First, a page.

8.Consider using a dog-specific nail file or grinder to file down any rough edges on the remaining nails to prevent future breaks.

While a broken nail can be painful for your Lhasa Apso, it is important to take the necessary steps to ensure proper healing and to prevent any further complications. If you have any concerns or if the broken nail does not seem to heal properly, seek veterinary attention to ensure the best possible care for your pet.

18. The nail is ingrown.

Ingrown nails can be a painful problem for dogs, and it’s important to address them immediately. If you accidentally cut your Lhasa Apso’s nail too short and notice that the nail is growing into their paw, there are a few steps you can take to help relieve their discomfort.

Here’s what you can do:

  • 1. Soak the paw: Soaking your dog’s paw in warm water for a few minutes can help soften the skin and make it easier to manipulate the nail.
  • 2. Lift the nail: Gently lift and separate the nail from the skin using tweezers or a nail file. This may be uncomfortable for your dog, so it’s important to be patient and gentle.
  • 3. Cut the nail: Trim the nail as close to the quick as possible without causing your dog further pain or making the nail bleed. Repeat this process every few days until the nail is no longer ingrown.
  • 4. Apply ointment: To prevent infection, apply a dog-safe antiseptic ointment to the affected area after each trimming.
  • 5. Consider a vet visit: If the ingrown nail is severe or your dog is in significant pain, it may be best to seek the guidance of a veterinarian. They may be able to remove the ingrown portion of the nail under anesthesia to alleviate your dog’s discomfort.

Remember to always keep an eye on your dog’s nails and paw health, checking them regularly for signs of ingrown nails or other issues. With gentle care and attention, you can help your Lhasa Apso recover from an ingrown nail and keep them comfortable and healthy.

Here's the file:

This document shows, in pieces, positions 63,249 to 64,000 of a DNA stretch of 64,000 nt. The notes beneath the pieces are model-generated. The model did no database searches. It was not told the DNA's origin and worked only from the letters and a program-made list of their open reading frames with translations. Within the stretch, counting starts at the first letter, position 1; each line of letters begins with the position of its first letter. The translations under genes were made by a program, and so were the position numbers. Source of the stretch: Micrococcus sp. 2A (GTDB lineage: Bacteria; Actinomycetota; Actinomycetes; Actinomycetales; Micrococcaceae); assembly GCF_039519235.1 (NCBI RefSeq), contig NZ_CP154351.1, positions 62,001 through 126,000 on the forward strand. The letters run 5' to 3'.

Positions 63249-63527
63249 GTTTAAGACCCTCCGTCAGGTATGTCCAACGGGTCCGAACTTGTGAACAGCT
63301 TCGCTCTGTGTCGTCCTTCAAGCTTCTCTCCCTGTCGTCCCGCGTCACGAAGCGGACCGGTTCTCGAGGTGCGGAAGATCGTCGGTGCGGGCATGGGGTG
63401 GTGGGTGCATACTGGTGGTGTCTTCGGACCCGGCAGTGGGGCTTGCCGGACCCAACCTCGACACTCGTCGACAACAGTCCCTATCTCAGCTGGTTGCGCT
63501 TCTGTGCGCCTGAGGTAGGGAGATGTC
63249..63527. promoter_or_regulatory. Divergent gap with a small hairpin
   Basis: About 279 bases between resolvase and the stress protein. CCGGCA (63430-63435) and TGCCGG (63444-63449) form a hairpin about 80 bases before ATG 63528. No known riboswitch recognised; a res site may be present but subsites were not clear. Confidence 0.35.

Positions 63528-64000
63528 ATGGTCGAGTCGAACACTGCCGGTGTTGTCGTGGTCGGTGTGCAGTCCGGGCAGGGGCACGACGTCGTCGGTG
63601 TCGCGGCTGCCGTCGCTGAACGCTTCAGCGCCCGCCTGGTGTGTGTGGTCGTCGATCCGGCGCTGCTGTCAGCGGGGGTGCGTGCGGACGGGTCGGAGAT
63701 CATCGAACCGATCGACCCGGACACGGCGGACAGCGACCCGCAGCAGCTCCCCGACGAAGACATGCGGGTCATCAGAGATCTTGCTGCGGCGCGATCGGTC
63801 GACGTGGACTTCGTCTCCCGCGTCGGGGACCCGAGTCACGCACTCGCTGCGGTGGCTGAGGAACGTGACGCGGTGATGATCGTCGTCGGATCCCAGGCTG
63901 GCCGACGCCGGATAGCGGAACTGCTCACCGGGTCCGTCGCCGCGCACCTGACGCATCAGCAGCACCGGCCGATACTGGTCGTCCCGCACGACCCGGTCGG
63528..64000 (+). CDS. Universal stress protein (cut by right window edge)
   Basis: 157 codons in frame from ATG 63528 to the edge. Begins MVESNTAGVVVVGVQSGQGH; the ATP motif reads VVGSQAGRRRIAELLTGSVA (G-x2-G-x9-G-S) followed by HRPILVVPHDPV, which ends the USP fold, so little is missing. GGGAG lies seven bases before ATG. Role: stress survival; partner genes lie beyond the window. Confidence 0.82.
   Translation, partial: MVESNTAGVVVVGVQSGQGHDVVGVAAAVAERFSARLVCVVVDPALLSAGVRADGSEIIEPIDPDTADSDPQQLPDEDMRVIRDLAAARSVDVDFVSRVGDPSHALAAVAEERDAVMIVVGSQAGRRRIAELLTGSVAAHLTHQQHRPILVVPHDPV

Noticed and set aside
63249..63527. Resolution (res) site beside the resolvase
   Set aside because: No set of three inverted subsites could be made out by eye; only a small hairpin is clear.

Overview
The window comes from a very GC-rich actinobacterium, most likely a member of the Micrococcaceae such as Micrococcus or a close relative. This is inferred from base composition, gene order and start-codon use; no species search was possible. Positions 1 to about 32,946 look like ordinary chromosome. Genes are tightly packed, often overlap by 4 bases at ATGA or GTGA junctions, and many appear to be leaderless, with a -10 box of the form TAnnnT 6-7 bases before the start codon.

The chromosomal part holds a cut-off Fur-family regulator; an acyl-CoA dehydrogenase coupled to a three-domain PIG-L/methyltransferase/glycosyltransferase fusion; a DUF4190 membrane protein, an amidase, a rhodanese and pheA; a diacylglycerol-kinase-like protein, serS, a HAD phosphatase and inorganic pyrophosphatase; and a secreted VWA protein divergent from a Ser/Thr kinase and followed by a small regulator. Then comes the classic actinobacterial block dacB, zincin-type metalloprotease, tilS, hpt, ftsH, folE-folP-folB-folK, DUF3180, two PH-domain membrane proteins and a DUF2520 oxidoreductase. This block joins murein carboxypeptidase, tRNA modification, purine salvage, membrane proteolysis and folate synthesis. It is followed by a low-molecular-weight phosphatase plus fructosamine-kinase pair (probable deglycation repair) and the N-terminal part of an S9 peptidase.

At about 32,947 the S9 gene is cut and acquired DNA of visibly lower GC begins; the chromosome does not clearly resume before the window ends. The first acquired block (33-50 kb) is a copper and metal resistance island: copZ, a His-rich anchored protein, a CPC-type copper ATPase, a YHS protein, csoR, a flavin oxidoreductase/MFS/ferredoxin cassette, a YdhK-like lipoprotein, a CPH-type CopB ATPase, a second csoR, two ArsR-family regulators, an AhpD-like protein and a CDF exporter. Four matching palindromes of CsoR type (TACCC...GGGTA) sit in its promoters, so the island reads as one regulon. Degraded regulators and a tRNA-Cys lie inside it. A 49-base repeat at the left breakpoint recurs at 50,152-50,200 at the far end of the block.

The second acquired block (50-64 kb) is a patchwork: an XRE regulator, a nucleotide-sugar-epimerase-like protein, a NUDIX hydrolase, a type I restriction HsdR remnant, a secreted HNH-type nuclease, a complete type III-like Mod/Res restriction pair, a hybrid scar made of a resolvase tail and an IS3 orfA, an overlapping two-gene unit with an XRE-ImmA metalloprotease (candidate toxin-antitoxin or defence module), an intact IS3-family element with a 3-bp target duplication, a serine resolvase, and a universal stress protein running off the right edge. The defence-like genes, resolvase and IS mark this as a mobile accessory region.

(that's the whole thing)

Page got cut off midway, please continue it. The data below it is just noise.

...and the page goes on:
19. Your dog is limping.

If you notice that your Lhasa Apso is limping after a nail trim, it may be a sign of an even more serious injury. Limping can be due to various reasons such as paw pad injury, broken nail, joint problems, or even an underlying medical condition. Here is what you need to do:

Step 1Check the affected paw for any signs of inflammation or injury. Look for cuts, paw pad damage, or bleeding from the nail. If there is bleeding, try to stem it using the methods discussed earlier.
Step 2Try to carefully palpate the paw to identify if there is any pain. If your pup yelps or is in discomfort, you can gently wrap a cold towel or icepack and make a consulting with the vet.
Step 3Keep your pooch calm and minimize their activity levels to prevent further aggravation of the injury. Limit them to rest until you get the proper care.
Step 4Contact your veterinarian immediately for advice and treatment options. They will be able to assess the cause of limping and provide proper guidance on how to manage the injury or underlying condition.

Remember, seeing your furry friend in pain can be distressing, but it’s always best to seek professional help when needed. Limping after a nail trim is not common but can occur, and if you notice any signs of distress or pain, call your vet right away to treat the issue promptly.